Kite Buggy Equipment

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I am a newbie so first off Hello,

I am new to the buggy world and I am trying to get everything I need - helmet, arm and leg pads But the thing I am most wondering about is the harness. I have seen some people just use the handles or bar by itself. It seems tthat your arms would get quit tired. Also have seen others use a waist harness that has a spreader bar with a pully on it which takes the pressure off the arms.

Can someone tell me which is the best way to go and possibly what kind to buy, Thanks any help will do :)

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Purchasing a Harness is like purchasing a pair of shoes. Everyone has their own taste as to what is comfortable, fits right, and works for them. There are so many different types of harness's out there that it is nearly impossible to say "This one is best". You really need to try them on and use them to see if they are going to work for you.

With the Buggy, your choices will be much less than if you do all the other aspects of kiting such as Kitesurfing and Kite Boarding (ground boarding). With the buggy, you want a harness that will allow you to sit down easily and comfortably. Most large seat harness's such as the Dakine Fusion can be very difficult to sit down into the buggy with. They have so much back support that it makes it difficult to bend at the waist. I would highly recommend a "strap" style seat harness such as the new Peter Lynn seat harness or the Ozone SB or Base harness. Both of these are seat style harnesses but instead of the big bulky support, they use straps that go around your legs to hold the harness in place.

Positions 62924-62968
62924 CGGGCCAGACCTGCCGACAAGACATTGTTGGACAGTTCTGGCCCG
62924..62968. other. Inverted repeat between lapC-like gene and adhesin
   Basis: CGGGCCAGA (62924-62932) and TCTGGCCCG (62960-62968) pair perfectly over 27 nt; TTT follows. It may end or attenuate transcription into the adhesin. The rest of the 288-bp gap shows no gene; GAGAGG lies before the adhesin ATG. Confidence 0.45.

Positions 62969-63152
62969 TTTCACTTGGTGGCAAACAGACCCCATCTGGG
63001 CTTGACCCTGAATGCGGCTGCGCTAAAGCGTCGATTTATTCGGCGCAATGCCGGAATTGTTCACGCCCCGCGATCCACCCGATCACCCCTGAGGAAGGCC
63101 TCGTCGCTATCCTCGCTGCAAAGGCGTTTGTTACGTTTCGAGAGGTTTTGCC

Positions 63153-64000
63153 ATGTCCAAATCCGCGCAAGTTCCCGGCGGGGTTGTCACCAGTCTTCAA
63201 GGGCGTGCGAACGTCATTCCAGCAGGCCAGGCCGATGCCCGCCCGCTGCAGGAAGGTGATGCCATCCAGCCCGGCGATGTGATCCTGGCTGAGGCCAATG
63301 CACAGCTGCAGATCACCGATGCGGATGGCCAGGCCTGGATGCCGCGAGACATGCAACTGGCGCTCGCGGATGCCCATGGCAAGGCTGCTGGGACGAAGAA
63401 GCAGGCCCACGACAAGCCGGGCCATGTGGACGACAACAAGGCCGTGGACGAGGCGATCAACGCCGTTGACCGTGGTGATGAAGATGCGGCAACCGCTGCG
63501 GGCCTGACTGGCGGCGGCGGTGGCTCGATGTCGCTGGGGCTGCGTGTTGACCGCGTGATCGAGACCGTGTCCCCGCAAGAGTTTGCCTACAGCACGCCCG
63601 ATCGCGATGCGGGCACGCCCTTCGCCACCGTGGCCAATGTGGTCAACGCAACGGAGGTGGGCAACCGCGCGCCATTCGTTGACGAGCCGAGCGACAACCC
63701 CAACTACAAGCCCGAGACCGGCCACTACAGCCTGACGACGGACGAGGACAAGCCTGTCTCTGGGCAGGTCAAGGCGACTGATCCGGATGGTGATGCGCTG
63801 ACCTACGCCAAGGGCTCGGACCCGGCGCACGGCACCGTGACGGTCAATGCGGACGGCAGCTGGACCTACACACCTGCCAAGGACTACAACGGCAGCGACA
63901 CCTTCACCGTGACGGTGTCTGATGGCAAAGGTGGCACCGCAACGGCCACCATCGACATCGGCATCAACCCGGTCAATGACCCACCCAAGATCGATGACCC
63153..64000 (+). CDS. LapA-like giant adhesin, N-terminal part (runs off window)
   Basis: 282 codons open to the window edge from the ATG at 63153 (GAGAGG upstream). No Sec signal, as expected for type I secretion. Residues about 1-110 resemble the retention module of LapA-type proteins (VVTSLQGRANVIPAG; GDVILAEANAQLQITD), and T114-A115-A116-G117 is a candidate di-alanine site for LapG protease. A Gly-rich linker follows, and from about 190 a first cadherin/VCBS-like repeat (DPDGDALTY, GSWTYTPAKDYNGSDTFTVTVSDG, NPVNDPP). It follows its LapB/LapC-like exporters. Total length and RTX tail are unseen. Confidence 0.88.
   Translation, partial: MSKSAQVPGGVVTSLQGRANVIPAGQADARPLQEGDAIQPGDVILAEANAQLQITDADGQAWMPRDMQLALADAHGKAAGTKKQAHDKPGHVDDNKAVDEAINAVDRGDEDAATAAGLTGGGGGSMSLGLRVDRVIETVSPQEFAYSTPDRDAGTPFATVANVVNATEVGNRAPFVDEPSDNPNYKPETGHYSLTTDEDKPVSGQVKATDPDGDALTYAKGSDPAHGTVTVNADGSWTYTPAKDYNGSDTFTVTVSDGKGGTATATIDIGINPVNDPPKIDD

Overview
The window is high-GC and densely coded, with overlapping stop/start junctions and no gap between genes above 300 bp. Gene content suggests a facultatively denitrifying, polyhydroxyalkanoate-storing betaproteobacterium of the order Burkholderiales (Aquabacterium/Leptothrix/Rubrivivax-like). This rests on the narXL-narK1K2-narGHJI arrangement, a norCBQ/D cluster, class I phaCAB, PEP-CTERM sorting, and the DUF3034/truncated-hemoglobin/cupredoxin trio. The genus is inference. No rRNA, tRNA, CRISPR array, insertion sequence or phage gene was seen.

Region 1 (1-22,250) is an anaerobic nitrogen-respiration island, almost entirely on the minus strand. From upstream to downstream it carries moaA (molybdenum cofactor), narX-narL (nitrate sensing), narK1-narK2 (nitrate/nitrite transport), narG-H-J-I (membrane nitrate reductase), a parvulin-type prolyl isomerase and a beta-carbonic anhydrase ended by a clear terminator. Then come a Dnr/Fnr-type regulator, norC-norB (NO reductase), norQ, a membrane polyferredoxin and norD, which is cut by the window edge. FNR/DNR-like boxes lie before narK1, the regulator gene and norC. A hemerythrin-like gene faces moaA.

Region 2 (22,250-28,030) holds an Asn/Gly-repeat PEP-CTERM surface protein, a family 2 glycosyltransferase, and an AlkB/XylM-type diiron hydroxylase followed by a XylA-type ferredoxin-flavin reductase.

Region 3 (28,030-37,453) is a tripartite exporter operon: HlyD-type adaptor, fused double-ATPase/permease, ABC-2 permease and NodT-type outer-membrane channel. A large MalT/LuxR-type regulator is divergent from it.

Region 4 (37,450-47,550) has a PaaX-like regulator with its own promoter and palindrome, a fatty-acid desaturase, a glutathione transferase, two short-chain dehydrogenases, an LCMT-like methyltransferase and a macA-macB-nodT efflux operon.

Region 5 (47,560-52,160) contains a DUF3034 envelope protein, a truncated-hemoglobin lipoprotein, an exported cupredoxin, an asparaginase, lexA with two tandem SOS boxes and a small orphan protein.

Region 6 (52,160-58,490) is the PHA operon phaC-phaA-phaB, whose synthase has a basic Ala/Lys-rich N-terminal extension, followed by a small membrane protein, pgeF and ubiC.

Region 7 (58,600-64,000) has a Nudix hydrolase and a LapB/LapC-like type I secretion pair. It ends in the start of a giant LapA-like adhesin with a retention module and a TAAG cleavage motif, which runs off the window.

You can also use a waist harness, but what most people find is that the waist harnesses end up riding up on you while in the buggy and it can be very uncomfortable. Again, everyone has their own opinion on these so you may find the waist harness is perfect for you....the only way to know is to try it out and see for yourself.

Spreader bars are usually purchased separately so you can get the style of spreader that will work for your gear. The standard style is a hammer head type (metal hook). You can purchase the Peter Lynn spinning roller harnesses, those are exceptionally nice and work best with a strop line (link line connected between the handles). The hammer head style is preferred when using a control bar system with a chicken loop release setup. The roller works best for handles and a strop.

That being said.....

I usually don't recommend beginners hooking into a harness when they are first learning. Things can happen pretty quickly in the buggy and you will want to be able to dump the kite at a moments notice if things go wrong. The harness can actually cause you more problems in that it is harder to hook into, makes control a bit harder and can be difficult to get out of when your first learning. If you are using a depowerable kite system you will need to use the harness to fly. All other style kites can be flown without a harness and that is what I recommend for starters. Once you get use to the power and how to ride, you can then opt to purchase a harness if needed.